The billboard is the latest round in the battle between the union and city leaders, who say it’s just another ploy.
Jeff Marano, president of the police union, sent us Hollywood crime statistics from the Florida Department of Law Enforcement. The data showed the number of homicides in the city rose from five in 2012 to 16 in 2013.
A spokeswoman for the city did not dispute the numbers, but said they come with some caveats. First, the homicides were either drug- or gang-related or domestic disputes, Raelin Storey said.
“There were not random acts of murder taking place in the city of Hollywood,” she said.
The reasons behind the homicides aren’t the point, Marano said. “A homicide is a homicide,” he said. “It’s a dead person.”
Assessing whether the number of homicides placed Hollywood in the No. 1 slot in Broward was more complicated because statewide data for 2013 have not been published yet. (Marano said he determined Hollywood was the highest by speaking with a Hollywood homicide detective who speaks with his counterparts at other departments.)
So we did our own research and asked law-enforcement agencies in Broward County to supply the number of homicides in their cities in 2013. We mostly focused our search on the larger cities or the ones that had more than five homicides in 2012.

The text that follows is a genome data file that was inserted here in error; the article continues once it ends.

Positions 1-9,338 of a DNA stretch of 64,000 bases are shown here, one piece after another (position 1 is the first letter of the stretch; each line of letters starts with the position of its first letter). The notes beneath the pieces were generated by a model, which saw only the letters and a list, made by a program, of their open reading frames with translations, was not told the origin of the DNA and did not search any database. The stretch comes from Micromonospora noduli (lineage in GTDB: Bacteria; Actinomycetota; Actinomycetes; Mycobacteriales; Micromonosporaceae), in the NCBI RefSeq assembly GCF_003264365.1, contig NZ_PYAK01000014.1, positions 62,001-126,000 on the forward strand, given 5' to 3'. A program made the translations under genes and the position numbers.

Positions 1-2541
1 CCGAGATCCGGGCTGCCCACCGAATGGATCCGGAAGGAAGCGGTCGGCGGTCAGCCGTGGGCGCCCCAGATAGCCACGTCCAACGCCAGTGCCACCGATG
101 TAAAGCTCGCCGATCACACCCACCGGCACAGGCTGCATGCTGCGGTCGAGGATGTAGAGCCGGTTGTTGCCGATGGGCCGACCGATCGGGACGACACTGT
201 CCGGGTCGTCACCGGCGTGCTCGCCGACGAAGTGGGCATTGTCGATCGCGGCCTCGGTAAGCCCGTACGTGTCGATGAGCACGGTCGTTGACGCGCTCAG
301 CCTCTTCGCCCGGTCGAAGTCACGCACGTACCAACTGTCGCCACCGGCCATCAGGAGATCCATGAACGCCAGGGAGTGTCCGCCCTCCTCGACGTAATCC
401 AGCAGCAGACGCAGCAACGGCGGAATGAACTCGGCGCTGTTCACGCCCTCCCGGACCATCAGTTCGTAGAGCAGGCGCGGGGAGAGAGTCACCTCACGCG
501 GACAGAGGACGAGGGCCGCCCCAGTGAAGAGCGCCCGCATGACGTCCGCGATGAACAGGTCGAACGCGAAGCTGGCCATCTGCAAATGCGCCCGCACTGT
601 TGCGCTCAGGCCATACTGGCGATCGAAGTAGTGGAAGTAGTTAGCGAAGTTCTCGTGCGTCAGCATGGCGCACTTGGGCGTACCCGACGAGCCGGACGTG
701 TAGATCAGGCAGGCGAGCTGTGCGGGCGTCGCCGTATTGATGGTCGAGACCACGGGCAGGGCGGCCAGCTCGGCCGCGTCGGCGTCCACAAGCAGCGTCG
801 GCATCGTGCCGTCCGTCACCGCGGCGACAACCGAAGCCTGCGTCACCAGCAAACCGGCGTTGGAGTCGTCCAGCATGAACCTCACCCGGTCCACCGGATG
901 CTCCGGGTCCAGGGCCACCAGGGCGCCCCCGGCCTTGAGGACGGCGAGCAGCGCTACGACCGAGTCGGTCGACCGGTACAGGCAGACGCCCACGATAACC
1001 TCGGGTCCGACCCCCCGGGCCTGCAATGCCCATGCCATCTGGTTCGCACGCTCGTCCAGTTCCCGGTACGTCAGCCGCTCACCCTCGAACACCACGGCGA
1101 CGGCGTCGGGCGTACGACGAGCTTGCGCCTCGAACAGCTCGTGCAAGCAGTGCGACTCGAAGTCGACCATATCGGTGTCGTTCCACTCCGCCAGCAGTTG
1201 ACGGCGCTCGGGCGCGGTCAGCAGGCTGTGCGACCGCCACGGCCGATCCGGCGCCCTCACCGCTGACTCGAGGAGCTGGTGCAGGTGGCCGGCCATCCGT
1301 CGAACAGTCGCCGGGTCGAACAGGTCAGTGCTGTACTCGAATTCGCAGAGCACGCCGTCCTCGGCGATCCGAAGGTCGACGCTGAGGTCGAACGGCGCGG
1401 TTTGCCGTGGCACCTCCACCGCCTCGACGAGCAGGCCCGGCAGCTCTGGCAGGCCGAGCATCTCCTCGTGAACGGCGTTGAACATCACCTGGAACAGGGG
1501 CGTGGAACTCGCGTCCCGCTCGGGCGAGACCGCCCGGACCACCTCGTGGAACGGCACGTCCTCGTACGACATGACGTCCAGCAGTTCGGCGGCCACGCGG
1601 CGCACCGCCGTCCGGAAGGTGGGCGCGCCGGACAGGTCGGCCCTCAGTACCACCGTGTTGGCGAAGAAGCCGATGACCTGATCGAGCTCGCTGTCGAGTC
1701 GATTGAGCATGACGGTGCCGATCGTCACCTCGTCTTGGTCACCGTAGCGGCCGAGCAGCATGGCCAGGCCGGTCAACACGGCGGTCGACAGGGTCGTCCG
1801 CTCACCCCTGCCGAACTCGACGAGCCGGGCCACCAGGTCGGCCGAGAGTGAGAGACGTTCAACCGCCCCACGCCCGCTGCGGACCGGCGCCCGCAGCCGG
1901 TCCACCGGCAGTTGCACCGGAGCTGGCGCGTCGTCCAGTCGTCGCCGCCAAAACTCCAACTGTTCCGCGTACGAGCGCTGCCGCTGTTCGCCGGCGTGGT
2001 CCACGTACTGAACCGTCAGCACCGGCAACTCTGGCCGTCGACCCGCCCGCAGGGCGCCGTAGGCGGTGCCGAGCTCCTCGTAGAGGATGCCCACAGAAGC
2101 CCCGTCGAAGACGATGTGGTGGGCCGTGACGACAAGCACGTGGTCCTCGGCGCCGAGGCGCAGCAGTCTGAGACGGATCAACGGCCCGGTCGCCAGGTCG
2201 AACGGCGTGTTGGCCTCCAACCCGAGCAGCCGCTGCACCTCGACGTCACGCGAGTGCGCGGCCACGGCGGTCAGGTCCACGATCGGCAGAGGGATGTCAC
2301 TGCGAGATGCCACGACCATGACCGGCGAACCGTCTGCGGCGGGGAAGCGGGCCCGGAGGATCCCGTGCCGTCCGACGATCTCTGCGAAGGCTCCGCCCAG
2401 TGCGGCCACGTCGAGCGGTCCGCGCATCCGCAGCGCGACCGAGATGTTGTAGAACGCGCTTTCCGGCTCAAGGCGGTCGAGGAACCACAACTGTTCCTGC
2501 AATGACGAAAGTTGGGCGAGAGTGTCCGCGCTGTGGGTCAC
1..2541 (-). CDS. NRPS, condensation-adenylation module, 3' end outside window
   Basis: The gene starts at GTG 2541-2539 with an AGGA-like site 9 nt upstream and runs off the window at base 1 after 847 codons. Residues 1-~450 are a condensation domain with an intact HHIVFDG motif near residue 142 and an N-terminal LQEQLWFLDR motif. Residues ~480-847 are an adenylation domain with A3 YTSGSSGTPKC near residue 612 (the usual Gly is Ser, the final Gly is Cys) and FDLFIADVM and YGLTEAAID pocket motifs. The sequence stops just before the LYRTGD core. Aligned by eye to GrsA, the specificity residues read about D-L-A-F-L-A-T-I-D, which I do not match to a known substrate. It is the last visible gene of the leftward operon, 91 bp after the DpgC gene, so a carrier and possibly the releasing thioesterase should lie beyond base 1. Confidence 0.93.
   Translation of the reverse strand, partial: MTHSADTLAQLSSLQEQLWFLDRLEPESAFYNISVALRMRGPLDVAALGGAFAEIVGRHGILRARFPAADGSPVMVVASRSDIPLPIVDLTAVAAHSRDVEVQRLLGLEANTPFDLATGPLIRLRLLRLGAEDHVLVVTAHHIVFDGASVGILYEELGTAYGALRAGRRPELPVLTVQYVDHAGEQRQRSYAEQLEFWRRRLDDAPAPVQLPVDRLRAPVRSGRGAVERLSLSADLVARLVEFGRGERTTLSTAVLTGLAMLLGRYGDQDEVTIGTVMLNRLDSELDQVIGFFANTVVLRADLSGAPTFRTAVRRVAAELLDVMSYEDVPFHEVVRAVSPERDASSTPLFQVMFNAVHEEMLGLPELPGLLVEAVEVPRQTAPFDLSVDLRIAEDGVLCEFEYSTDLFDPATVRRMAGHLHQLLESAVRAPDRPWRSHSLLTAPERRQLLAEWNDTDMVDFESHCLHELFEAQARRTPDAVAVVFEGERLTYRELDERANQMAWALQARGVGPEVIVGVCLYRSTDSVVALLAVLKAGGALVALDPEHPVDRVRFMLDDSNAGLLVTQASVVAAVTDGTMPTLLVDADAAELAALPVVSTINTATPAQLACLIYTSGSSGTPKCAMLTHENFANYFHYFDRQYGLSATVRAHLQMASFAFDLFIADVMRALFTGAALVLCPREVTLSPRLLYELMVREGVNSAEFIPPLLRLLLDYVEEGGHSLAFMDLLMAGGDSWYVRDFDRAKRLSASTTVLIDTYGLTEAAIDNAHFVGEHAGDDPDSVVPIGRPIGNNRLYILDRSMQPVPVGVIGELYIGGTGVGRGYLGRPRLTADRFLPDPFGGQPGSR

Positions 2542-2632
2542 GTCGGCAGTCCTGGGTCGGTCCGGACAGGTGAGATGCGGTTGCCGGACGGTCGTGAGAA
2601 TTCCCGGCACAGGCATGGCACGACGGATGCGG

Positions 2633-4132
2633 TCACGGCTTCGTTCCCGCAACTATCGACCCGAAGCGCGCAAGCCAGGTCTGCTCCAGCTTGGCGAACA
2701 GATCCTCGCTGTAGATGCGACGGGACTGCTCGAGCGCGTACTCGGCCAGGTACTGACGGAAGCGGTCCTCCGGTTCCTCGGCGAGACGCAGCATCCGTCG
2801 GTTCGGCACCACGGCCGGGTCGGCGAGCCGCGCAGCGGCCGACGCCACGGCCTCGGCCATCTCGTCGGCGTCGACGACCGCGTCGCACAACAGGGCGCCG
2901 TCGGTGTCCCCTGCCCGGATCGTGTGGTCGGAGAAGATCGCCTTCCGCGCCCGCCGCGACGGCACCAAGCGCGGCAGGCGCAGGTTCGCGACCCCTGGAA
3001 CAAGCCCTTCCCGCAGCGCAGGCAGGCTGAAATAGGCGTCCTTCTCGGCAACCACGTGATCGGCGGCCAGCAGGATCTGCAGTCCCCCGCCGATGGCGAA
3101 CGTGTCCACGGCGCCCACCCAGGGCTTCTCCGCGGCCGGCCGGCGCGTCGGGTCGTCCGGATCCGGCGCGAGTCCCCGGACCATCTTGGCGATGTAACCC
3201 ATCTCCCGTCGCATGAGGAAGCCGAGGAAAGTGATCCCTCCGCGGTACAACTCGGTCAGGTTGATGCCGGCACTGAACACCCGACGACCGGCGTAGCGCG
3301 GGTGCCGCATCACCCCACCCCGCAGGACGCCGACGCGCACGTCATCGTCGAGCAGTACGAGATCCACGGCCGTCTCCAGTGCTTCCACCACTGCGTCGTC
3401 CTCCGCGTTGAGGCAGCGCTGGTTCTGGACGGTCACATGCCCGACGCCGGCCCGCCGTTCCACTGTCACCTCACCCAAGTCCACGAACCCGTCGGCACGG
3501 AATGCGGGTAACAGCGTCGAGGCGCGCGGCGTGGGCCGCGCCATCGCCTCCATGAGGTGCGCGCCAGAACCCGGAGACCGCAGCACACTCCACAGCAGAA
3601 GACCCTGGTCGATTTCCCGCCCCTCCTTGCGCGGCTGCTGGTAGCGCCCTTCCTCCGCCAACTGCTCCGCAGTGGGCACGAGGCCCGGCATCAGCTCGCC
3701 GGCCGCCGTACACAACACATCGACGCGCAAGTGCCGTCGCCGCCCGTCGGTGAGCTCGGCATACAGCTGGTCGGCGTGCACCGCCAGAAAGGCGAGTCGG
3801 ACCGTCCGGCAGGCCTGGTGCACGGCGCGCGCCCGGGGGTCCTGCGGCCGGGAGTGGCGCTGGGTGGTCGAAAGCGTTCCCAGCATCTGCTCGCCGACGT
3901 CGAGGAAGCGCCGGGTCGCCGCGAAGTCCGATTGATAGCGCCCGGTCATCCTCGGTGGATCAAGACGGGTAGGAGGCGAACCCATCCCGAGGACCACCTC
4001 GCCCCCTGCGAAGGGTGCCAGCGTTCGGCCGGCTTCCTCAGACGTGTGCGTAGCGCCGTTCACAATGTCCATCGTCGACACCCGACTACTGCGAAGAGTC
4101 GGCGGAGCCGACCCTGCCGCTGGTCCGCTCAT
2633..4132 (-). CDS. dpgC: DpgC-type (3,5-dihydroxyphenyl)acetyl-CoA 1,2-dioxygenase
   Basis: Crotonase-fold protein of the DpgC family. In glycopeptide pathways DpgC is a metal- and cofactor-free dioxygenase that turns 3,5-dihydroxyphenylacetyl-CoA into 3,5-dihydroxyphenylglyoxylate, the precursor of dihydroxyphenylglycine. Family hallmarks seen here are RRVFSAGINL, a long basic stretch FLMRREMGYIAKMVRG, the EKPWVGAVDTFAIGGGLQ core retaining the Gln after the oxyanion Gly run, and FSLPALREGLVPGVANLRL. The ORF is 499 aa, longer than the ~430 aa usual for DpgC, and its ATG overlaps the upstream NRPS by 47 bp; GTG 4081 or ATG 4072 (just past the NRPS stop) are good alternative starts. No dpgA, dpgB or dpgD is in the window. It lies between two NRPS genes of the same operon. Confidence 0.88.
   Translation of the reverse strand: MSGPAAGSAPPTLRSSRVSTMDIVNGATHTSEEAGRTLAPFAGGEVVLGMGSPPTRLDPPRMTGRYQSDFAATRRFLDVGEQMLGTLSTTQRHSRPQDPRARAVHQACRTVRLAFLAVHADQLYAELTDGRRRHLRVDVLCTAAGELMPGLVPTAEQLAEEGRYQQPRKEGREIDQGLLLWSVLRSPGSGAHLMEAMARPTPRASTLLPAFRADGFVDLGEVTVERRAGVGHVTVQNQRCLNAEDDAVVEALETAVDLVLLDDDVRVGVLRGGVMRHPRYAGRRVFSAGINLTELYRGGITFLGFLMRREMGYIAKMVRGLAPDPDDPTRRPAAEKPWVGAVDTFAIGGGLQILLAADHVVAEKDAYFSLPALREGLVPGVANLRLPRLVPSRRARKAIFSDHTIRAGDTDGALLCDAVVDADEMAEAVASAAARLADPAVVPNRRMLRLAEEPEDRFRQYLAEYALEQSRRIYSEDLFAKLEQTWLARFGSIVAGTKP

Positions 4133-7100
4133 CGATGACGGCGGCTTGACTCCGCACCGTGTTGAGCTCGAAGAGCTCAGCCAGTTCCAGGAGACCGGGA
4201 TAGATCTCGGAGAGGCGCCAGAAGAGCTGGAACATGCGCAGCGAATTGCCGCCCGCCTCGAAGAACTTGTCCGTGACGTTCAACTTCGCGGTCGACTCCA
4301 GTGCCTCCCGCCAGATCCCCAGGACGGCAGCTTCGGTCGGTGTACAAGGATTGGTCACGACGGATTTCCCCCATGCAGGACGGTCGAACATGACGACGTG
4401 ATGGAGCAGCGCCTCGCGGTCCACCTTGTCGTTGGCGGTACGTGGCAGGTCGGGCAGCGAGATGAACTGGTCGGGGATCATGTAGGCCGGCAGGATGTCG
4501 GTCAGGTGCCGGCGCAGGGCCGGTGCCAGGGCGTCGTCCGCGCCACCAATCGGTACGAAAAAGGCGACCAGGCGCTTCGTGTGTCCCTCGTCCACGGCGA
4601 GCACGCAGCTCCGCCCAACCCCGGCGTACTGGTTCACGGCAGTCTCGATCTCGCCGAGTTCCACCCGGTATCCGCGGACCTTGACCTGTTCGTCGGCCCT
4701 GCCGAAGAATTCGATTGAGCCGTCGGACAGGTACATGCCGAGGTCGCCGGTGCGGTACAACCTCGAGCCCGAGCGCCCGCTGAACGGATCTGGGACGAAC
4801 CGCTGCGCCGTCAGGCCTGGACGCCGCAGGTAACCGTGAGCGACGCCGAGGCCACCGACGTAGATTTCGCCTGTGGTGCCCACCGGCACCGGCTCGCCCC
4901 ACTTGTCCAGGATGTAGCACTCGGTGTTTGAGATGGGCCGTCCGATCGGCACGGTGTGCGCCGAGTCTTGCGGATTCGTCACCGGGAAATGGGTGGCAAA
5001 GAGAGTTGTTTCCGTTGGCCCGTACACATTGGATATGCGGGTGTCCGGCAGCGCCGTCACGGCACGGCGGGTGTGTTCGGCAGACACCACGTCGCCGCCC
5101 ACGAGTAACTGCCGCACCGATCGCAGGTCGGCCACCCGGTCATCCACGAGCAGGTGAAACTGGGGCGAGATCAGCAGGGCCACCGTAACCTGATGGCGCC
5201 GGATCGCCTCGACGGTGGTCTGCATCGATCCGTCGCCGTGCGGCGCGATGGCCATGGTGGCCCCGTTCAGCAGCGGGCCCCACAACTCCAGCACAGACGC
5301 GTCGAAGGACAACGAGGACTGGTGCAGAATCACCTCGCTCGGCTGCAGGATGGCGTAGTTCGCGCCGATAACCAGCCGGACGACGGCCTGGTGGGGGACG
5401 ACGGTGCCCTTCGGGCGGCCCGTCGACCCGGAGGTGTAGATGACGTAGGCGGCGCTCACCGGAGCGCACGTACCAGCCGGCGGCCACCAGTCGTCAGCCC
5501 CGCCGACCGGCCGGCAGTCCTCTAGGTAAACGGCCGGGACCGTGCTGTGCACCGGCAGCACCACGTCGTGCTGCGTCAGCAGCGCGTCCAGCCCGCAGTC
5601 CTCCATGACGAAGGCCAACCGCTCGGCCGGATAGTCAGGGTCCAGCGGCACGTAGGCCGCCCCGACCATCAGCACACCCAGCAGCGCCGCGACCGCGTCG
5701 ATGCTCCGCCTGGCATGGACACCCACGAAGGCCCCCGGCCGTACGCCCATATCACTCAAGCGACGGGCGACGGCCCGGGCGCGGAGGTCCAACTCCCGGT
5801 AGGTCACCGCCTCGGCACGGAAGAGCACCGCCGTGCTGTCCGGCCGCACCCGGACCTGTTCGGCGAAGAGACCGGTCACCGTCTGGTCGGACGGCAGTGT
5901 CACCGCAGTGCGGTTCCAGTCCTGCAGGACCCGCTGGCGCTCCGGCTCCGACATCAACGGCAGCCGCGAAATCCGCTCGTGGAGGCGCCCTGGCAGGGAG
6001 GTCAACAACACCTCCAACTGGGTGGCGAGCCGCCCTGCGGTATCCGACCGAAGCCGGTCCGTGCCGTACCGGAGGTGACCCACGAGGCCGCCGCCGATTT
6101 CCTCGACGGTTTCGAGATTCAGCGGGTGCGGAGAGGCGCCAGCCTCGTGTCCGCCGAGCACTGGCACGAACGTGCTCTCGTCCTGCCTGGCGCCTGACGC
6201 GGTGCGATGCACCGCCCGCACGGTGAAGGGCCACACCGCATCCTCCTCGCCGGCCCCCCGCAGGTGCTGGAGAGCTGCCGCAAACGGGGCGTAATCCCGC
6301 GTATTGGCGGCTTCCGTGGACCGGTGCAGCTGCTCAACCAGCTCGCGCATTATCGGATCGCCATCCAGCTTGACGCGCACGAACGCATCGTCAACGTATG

Fort Lauderdale: 13
Pompano Beach: 8
Lauderdale Lakes: 5
Oakland Park: 5
Pembroke Pines: 0
We did not find any city in Broward that had more homicides than Hollywood.
Not surprisingly, the city pointed to statistics that give residents a more favorable impression of safety in their city.
The data from FDLE showed other serious offenses, which include sexual assaults, robbery, aggravated assault, burglary, larceny and motor vehicle thefts. In total, those offenses dropped 13 percent in Hollywood in 2013. FDLE data showed that the crime rate dropped from 5,869 per 100,000 residents in 2012 to 5,050.9 per 100,000 in 2013.
We sent the union’s statement and the city’s recent murder statistics to a few criminologists. Several experts told us that when examining small numbers from one year to the next, a jump can appear significant even when it’s not. To draw meaningful conclusions requires looking at several years of data and examining the nature of the homicides.